27 He also made ten carts to carry basins. The carts measured four cubits long, four cubits wide, and three cubits high. 28 This is how they were put together: side panels were attached to uprights. 29 Both the side panels and the uprights were decorated with lions, bulls, and cherubim. Above and below the lions and the bulls were decorative wreaths.
30 Each cart had four bronze wheels with bronze axles. A basin rested on four supports that had decorative wreaths on each side. 31 At the top of each cart was a round opening like a pedestal to hold the basin.§ The opening was one cubit deep, and one and a half cubits wide. The opening had carvings around it. The panels of the cart were square, not round. 32 The four wheels were under the panels, and the axles of the wheels were attached to the cart. Each wheel measured one and a half cubits in diameter. 33 The wheels were made in the same way as chariot wheels; their axles, rims, spokes, and hubs were all made by casting.
34 Each cart had four handles, one on each corner, made as part of the stand. 35 There was a ring on the top of the cart a half cubit wide. The supports and panels were cast as one piece with the top of the cart. 36 He had designs of cherubim, lions, and palm trees engraved on the panels, supports, and frame, wherever there was space, with decorative wreaths all around. 37 This is how he made the ten carts, with the same casts, size, and shape. 38 Then he made ten bronze basins. Each one held forty baths and measured four cubits across, one basin for each of the ten carts. 39 He placed five carts on the south side of the Temple and five on the north side. He placed the Sea on the south side, by the southeast corner of the Temple. 40 He also made the pots, shovels, and bowls.
So Hiram finished making everything required by King Solomon for the Temple of the Lord: 41 the two columns; the two capitals shaped like bowls on top the columns; the two chain networks that covered the bowls of the capitals on top of the columns; 42 the four hundred ornamental pomegranates for the chain networks (in two rows for the chain networks that covered the capitals on top of the columns); 43 the ten carts; the ten basins on the carts; 44 the Sea; the twelve bulls under the Sea; 45 and the pots, shovels, and bowls. Everything that Hiram made for King Solomon in the Temple of the Lord was made of polished bronze. 46 The king had them cast in molds made of clay in the Jordan valley between Succoth and Zarethan. 47 Solomon did not weigh anything that had been made because there was just so muchthe weight of bronze used could not be measured. 48 Solomon also had made all the items for the Temple of the Lord: the golden altar; the golden table where the Bread of the Presence was placed; 49 the lampstands made of pure gold that stood in front of the inner sanctuary, five on the right and five on the left; the flowers, lamps, and tongs that were all made of pure gold; 50 the basins, wick trimmers, bowls, ladles, and censers that again were all made of pure gold; and the gold hinges for the doors of the inner sanctuary, the Most Holy Place, in addition to the doors of the main hall of the Temple. 51 In this way all King Solomon's work for the Temple of the Lord was completed. Then Solomon brought in the items his father David had dedicated, the special objects made of silver, the gold, and the Temple furnishings, and he placed them in the treasuries of the Temple of the Lord.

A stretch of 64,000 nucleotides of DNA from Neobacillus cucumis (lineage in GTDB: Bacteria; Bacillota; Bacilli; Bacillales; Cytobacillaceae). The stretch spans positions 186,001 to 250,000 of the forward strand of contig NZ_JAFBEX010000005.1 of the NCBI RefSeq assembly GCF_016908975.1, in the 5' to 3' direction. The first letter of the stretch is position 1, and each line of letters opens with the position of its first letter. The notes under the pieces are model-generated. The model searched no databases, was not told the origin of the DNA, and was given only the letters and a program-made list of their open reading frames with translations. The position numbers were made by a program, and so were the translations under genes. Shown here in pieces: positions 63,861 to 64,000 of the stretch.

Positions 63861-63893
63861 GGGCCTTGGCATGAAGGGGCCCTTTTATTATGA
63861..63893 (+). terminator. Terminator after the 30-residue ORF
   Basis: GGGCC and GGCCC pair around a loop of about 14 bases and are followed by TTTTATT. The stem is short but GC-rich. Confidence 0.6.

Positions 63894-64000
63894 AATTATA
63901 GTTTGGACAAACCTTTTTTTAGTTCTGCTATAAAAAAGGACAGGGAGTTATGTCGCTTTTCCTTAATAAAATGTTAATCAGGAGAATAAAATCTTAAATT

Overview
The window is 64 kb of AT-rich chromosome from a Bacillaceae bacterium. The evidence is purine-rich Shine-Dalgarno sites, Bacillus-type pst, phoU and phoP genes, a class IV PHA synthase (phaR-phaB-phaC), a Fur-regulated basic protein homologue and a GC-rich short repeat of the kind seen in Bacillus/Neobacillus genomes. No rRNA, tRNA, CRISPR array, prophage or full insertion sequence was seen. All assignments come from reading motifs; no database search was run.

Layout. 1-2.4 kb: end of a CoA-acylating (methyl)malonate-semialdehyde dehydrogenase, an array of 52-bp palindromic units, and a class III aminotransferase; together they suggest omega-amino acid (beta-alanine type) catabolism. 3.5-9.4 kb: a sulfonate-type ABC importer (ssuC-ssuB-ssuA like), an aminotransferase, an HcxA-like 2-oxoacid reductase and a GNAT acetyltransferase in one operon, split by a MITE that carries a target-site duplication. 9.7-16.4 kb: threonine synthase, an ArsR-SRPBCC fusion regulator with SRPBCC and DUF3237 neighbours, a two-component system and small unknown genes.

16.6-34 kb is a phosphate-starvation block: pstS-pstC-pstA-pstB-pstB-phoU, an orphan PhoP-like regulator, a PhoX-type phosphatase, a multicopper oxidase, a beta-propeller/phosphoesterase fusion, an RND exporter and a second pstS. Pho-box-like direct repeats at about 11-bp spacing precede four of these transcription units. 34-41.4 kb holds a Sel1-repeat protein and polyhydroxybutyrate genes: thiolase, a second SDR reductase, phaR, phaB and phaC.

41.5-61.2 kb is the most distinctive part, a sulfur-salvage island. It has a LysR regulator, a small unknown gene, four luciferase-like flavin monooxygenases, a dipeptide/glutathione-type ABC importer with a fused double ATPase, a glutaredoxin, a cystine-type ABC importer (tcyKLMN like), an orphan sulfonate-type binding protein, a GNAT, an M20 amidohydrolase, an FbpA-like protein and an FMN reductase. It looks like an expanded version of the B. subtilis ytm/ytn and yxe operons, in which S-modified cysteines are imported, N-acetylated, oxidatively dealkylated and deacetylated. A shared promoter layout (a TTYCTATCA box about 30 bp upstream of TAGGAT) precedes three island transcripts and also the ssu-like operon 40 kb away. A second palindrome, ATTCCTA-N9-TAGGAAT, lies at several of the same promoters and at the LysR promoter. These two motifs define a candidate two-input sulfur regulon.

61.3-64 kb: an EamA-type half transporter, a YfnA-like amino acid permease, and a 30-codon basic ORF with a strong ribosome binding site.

* 7:8 “To the Temple”: implied. 7:13 “Hiram,” or “Huram.” Not the King of Tyre who bore the same name. 7:23 The “Sea” was a very large metal bowl that contained water. § 7:31 “To hold the basin”: implied.